Publisher / Place of Publication: Royal Society of Antiquaries of Ireland, Merrion Square, Dublin

About: The historical record such as it is, confuses the presence of Saint Patrick in Ireland with that of Saint Palladius. This is the third of thirteen articles on the topic of places associated with Palladius and Saint Patrick. The entire series was subsequently published in book form. This particular article looks at evidence for churches  and sites that would have a link with Palladius / St. Patrick in the West Wicklow areas of Dunlavin and Donard. Happy Saint Patrick’s Day!

ID number(s): 0035-9106

WW Connection #1: The author was C.C. of Dunlavin in West Wicklow

Extra #1: Check Libraries Ireland for this publication.

Extra #2: Check OCLC WorldCat.org for this publication in libraries worldwide.

Extra #3: Read this article online via JSTOR. [Personal registration / conditions apply]. Alternatively, your local public library may provide free online access to this article.

Meditations as Gaelige

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© The Publisher

Full title: Salmurnaithe

Creator / Author: Caoimhín de Líon (writer) and Bríd Dáibhís (translator)

Item Type / Page count: Book / 160p

When Published: 2001

Publisher / Place of Publication: Foilseacháin Ábhair Spioradálta, Teach Manresa, S.J., Baile na gCorr, Cluain Tarbh, Baile Átha Cliath 3.

About: A book of meditations and prayers based on Psalms 1-150. This is a translation into the Irish language of the collection titled ‘Psalm Prayers for Every Mood’. The original English-language edition was published under the author’s English name, Kevin Lyon, in 1997 and issued in a new revised edition in 2000.

ID number(s): 0954075323

Chapters: Macnamh ar Shalm 1, 2, 3…….Macnamh ar Shalm 148, 149, 150.

WW Connection #1: The original author served at various times, as parish priest of Blessington, of Dunlavin and of Donard.

Extra #1: Check Libraries Ireland for this publication.

Extra #2: Check OCLC WorldCat.org for this publication in libraries worldwide.

Extra #3: Link to the author’s website http://www.kevinlyon.info/index.html

Diary of a Parish Priest

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© The Publisher

Full title: Canon Frederick Donovan’s Dunlavin, 1884-1896: a West Wicklow village in the late nineteenth century

Creator / Author: Chris Lawlor

Item Type / Page count: Book / 64p

When Published: 2000

Publisher / Place of Publication: Irish Academic Press / 44 Northumberland Road, Dublin 4.

About: Canon Donovan served as parish priest of Dunlavin for twelve years towards the end of the 19th century. This short book highlights Canon Donovan’s diary, which provides a picture of the life of Catholics in the area during a time of great change. The book is based on a thesis prepared by the author as part of a Master’s Programme in Local History at Maynooth University.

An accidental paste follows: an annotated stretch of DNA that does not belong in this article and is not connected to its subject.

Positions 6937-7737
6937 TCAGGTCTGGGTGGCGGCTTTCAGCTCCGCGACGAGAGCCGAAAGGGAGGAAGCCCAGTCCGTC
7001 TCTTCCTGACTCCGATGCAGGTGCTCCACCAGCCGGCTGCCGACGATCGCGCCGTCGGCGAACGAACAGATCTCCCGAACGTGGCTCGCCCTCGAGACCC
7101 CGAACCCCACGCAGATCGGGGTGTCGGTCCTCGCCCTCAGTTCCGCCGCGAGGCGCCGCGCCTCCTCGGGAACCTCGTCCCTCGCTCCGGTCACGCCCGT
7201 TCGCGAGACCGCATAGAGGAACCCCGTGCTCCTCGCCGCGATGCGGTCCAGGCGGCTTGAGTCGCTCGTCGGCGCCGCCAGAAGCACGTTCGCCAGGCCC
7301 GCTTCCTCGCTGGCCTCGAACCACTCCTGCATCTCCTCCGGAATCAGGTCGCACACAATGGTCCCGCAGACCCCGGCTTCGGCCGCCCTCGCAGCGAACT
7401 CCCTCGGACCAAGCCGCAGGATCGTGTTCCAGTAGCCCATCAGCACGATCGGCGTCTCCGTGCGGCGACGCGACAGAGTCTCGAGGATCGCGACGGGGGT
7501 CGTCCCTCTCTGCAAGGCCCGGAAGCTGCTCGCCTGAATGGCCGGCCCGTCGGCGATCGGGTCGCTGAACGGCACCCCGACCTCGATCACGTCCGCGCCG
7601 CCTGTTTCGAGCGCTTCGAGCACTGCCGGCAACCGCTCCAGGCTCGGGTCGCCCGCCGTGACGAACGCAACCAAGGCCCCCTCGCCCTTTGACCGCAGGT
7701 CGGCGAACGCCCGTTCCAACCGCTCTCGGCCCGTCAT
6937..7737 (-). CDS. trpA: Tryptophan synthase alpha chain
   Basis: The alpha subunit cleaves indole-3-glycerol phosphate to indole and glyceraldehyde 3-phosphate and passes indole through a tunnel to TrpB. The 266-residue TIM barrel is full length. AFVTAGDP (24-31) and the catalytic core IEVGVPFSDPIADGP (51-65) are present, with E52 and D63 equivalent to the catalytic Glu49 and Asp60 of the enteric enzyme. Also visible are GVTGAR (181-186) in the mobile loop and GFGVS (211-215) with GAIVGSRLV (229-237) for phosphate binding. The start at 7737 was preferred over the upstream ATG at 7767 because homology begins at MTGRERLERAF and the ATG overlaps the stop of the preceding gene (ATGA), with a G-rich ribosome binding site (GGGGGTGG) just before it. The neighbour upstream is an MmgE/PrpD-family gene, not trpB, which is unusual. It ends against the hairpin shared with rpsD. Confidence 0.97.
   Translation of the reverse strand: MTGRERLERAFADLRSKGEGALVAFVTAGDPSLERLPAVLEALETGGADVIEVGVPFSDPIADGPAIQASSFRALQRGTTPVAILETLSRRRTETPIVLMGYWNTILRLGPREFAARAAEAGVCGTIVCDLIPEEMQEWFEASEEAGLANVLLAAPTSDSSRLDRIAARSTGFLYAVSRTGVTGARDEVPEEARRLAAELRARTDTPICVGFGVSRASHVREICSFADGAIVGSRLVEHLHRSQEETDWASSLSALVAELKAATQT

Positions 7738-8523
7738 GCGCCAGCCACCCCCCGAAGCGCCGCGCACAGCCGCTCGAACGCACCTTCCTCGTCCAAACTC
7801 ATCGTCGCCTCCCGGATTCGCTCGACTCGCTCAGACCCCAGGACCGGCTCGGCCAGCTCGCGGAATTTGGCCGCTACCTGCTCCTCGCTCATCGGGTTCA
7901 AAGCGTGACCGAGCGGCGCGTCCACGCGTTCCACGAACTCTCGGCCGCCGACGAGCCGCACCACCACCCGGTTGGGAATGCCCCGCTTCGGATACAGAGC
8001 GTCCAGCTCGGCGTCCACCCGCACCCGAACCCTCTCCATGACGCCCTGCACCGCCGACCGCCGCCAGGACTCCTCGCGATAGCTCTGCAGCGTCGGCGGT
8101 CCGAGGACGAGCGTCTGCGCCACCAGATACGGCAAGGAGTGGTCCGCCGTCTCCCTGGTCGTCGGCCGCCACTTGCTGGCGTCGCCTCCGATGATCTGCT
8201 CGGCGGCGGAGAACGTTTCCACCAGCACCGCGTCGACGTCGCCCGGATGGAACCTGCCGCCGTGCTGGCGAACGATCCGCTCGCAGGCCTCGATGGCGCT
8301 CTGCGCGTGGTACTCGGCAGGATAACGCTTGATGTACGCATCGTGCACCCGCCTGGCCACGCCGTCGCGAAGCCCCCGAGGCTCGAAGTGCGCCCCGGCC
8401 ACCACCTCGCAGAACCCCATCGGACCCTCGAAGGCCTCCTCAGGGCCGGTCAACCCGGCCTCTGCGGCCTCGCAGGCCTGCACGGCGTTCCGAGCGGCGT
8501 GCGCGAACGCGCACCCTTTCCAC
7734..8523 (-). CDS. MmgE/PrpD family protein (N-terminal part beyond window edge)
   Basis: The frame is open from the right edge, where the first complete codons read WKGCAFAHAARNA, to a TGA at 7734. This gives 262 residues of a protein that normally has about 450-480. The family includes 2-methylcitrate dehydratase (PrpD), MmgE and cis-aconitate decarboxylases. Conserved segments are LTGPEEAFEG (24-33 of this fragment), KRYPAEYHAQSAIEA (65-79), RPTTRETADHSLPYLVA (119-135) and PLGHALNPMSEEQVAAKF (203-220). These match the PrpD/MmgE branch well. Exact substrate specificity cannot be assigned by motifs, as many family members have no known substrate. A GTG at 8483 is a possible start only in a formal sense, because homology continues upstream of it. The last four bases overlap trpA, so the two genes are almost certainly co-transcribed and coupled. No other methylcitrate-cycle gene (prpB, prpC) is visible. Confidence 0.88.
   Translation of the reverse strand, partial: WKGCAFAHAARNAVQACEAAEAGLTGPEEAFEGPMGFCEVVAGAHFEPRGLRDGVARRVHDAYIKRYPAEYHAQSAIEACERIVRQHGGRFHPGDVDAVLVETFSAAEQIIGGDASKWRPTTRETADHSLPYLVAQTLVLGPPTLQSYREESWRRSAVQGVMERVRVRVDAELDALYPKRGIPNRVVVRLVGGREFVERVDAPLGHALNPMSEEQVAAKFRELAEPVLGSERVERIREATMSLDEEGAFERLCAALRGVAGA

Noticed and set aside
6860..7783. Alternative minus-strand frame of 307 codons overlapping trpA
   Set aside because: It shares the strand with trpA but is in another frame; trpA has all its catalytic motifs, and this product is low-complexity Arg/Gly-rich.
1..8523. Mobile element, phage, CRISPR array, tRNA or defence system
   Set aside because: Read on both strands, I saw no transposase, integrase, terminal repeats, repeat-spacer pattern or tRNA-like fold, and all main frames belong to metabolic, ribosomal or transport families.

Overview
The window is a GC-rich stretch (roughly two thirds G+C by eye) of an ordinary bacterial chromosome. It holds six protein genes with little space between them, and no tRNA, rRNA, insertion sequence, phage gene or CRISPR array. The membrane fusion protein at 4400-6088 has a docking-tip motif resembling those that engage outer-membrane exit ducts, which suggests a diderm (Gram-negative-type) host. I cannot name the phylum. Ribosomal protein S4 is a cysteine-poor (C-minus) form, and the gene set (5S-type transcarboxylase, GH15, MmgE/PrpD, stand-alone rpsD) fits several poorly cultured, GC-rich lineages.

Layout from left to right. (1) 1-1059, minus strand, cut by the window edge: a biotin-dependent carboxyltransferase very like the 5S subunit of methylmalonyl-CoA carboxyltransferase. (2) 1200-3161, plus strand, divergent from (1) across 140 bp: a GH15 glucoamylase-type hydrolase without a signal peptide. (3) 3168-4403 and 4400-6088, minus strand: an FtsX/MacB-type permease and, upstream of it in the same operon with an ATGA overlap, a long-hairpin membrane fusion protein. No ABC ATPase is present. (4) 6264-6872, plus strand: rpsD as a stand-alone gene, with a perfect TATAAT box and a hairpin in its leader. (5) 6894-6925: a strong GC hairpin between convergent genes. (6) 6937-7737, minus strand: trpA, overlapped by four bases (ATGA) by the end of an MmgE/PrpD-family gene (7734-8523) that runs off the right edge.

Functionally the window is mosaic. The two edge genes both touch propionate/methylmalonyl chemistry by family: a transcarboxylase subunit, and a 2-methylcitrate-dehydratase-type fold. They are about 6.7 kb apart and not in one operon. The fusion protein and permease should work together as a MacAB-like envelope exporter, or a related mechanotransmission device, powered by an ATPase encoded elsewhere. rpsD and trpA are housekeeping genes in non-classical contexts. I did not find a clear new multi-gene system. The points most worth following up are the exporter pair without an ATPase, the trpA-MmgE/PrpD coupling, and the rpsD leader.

ID number(s): 0716527243 / 9780716527244

Chapters: Introduction — Donovan’s place: the Dunlavin region, 1881-1901 — Donovan’s parish: religion in Dunlavin, 1881-1901 — Donovan’s politics: nationalist Dunlavin, 1881-1901 — Conclusion — Notes.

WW Connection #1: Apart from the subject matter, the author is a native of Dunlavin.

Extra #1: includes maps.

Extra #2: Check Libraries Ireland for this publication.

Extra #3: Check OCLC WorldCat.org for this publication in libraries worldwide.

 

Firstly Take The N81…

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© The Publisher

Full title: A Guide to West Wicklow

Creator / Author: Research by Caoimhín de Líon, Doirin Doyle, Comdt. T. Maher & Kenneth McGowan

Item Type / Page count: Booklet / 48p

When Published: 1971

Publisher / Place of Publication: Kamac Publications / 3 St. John’s Terrace, Mount Brown, Dublin 8.

About: A whistle-stop tour around West Wicklow and some neighbouring places. The booklet can only give a flavour of what the area is like, but helps to whet the appetite to delve deeper into local history and heritage. The booklet could be seen as an effort to tempt Dubliners to forget the eastern side of the county and to explore the unspoilt countryside in the west.

ID number(s): None

Chapters: Dunlavin — Blessington — Ballyknockan — Poulaphuca — Ballymore Eustace — Lacken — Donard — Hollywood — Burgage — Cilín Chormaic — Tinahely — Baltinglass — Ballinclea — Glenmalure — The Military Road — Glen of Imaal — Aughrim — Shillelagh — Kiltegan — Tullow — Hacketstown — Rathvilly.

WW Connection #1: The co-researcher, Caoimhin de Líon, served at various times, as parish priest of Blessington, of Dunlavin and of Donard.

Extra #1: Contains several photographs and a map.

Extra #2: Check Libraries Ireland for this publication.

Extra #3: Check OCLC WorldCat.org for this publication in libraries worldwide.

Extra #4: Link to the Author’s website http://www.kevinlyon.info/index.html